A new James Bond film opens in Indian theatres this weekend. So if you’re in the mood to watch a not-quite-superhero movie from a franchise that has been usurped by actual superhero movies, the Fast & Furious series and the Bourne trilogy (we don’t acknowledge the existence of The Bourne Legacy), be prepared to be seated for a butt-numbing two-and-a-half hours.
For reasons I don’t even want to understand, the minds behind the Bond enterprise have seen fit to try and tie all the Daniel Craig movies together–think of it as the worst advised version of the Marvel Cinematic Universe (MCU for short) if you will. And apparently the best way to tie it all up is to somehow make all this espionage and world-ending supervillainery about a certain family. Sigh.
Remember when Bond villains used to have agendas that were so outlandish that they involved lasers, and sharks, and henchmen with metal teeth and golden guns? Those days are gone. Now the Big Bad (Christoph Waltz) wants to control the world by watching us all. Isn’t that the type of stuff the folks behind Facebook or Apple get accused of every other day? Where is the entertainment in a idea like that? Also, didn’t the MCU already do that with the the second Captain America movie?
The film begins with a ‘long take’ through Mexico’s Day Of the Dead celebrations–no doubt taking a page out of the Birdman book. But the cuts that immediately follow that long take are so jarring that we don’t quite appreciate that Bond has just escaped a falling building. And–I’m sensing a theme here–didn’t they already destroy a building in Casino Royale?
This is a Bond movie so naturally we do a little bit of travelling. I can recall London, Rome, some part of Austria, some part of North Africa, and a return to London on the travel itinerary. Modes of transport include boats, prototype cars, helicopters, planes, and even a train. A lot of destruction, lots of things going boom, lots of guns going bang, and an indestructible henchman played by Dave Bautista who just doesn’t match up to the classic Bond villains in terms of just being outlandish, y’know? But he does make Bond work hard, maybe even sweat a little, so there is that going for him.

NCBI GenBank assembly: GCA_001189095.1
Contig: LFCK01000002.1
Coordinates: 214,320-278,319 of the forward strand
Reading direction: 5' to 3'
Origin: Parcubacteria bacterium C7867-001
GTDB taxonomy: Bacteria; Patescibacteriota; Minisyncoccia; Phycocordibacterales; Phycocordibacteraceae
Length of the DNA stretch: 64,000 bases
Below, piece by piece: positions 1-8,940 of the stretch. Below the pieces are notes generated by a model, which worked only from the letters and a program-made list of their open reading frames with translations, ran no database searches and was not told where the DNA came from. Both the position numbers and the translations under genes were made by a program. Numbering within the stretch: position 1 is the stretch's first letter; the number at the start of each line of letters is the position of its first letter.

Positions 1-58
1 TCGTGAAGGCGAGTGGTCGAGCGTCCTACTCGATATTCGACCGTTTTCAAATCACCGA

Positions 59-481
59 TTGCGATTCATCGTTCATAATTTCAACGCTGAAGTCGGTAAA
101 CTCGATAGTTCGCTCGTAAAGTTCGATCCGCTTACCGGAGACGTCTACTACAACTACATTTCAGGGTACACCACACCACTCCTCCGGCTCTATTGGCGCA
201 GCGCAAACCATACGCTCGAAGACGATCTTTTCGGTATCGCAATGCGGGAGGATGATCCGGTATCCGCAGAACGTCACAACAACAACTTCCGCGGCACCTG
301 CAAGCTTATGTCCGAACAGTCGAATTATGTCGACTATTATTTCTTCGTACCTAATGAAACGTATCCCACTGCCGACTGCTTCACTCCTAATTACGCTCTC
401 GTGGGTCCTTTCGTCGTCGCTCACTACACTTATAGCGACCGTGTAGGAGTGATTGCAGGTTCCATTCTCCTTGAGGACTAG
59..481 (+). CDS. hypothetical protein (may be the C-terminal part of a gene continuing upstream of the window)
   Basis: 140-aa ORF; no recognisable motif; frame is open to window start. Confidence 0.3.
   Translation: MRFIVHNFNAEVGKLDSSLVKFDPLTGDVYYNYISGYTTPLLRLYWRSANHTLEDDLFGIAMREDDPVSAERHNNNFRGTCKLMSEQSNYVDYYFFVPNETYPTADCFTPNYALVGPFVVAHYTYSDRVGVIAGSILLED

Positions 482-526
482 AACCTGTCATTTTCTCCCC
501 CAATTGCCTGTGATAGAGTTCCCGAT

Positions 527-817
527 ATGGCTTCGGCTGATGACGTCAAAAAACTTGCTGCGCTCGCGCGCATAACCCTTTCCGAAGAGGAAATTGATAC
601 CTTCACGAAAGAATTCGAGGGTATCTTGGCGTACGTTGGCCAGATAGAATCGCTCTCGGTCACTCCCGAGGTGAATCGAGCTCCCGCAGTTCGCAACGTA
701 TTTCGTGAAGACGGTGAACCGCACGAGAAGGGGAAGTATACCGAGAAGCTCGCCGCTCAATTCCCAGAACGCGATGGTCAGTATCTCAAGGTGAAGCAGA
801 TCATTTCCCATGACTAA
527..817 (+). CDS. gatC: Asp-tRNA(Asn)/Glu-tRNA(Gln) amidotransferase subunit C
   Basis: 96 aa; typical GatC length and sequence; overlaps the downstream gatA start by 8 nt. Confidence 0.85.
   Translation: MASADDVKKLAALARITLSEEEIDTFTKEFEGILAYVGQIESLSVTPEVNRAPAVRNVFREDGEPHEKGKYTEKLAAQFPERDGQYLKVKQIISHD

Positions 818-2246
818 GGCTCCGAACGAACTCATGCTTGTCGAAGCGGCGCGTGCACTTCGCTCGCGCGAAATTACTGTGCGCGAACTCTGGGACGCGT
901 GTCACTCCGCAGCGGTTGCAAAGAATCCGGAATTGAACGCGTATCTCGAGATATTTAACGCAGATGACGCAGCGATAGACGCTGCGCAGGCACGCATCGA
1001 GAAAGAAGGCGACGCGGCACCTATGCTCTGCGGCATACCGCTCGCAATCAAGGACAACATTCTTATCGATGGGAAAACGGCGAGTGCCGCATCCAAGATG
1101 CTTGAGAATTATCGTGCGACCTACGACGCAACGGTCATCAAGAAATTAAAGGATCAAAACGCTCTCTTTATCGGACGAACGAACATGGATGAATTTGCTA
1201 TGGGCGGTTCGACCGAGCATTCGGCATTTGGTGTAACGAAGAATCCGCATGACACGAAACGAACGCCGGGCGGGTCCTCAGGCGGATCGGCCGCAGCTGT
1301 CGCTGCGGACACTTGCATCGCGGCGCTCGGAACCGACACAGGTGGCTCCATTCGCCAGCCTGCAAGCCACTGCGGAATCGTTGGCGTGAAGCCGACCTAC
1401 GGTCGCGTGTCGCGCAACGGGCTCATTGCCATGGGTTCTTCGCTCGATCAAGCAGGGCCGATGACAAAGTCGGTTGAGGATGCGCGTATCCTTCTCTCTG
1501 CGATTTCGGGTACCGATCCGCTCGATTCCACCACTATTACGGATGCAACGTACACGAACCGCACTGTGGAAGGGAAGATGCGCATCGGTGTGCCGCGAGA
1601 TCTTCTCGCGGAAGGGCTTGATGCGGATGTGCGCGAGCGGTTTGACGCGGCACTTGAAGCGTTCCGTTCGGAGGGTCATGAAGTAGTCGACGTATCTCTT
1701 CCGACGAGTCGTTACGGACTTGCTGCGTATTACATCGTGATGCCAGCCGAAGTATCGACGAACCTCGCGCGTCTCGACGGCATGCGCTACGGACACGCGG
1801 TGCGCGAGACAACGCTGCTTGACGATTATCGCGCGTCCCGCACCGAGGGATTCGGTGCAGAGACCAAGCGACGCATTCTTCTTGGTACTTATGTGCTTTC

As for the Bond Girls…sigh. Again. Monica Bellucci is little more than a glorified extra. And while Léa Seydoux looks good, and is normally a good actress, there is only so much a girl can do with bad dialogue and ill-fitted dresses.
And the Bond Villain himself? Mr. Waltz’s character appears towards the beginning of the movie and then promptly disappears for a significant portion of the film. When he does return he talks way too much, practices a form of torture that suggests he was a dentist in a past life, and well, it’s Christoph Waltz so naturally there can be no hand-to-hand combat between him and Mr. Craig. So that, is that.
Final Analysis: When a film goes on for as long as Spectre does, and it is clear that everyone is just going through the motions, I was left to think about the fit of Mr. Craig’s suits, and Ms. Seydoux’s dresses. Both actors have to deal with clothes that alternate between very flattering and poorly fitted. Product placement abounds, the huge cast of characters is given precious little to do, and the ones who do actually get something to do give off the feeling that they aren’t doing enough.
My Advice: If you are a Bond completist who needs to have watched all the movies, or if you are a Daniel Craig fan and fancy the idea of watching him do his Fit Uncle saunter in disturbingly tight pants this movie is for you. The rest can watch a pretty sunset. I am quite certain it will take less time.